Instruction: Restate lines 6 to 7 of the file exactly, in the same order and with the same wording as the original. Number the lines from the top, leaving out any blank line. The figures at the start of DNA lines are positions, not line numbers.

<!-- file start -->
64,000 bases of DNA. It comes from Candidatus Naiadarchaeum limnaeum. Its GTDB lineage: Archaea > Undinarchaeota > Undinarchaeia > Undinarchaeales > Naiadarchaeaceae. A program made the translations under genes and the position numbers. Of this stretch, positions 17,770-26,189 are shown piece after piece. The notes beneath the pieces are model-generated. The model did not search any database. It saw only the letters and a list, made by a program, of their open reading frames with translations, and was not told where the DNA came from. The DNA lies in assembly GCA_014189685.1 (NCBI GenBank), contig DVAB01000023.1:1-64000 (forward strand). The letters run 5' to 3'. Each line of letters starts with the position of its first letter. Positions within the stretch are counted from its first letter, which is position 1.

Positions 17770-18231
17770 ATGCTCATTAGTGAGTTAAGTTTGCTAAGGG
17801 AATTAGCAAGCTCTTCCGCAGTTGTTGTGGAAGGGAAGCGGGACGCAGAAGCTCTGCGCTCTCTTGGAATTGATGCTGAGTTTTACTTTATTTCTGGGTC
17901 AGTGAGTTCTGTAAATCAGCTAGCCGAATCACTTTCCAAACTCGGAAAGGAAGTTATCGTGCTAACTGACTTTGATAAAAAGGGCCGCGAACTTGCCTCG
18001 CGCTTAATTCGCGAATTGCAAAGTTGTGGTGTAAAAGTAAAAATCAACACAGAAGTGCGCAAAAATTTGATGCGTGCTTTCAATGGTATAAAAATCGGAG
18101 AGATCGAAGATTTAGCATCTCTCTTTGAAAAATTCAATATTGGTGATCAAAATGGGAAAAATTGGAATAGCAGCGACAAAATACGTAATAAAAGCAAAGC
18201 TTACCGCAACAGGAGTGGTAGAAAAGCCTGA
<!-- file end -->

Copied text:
18001 CGCTTAATTCGCGAATTGCAAAGTTGTGGTGTAAAAGTAAAAATCAACACAGAAGTGCGCAAAAATTTGATGCGTGCTTTCAATGGTATAAAAATCGGAG
18101 AGATCGAAGATTTAGCATCTCTCTTTGAAAAATTCAATATTGGTGATCAAAATGGGAAAAATTGGAATAGCAGCGACAAAATACGTAATAAAAGCAAAGC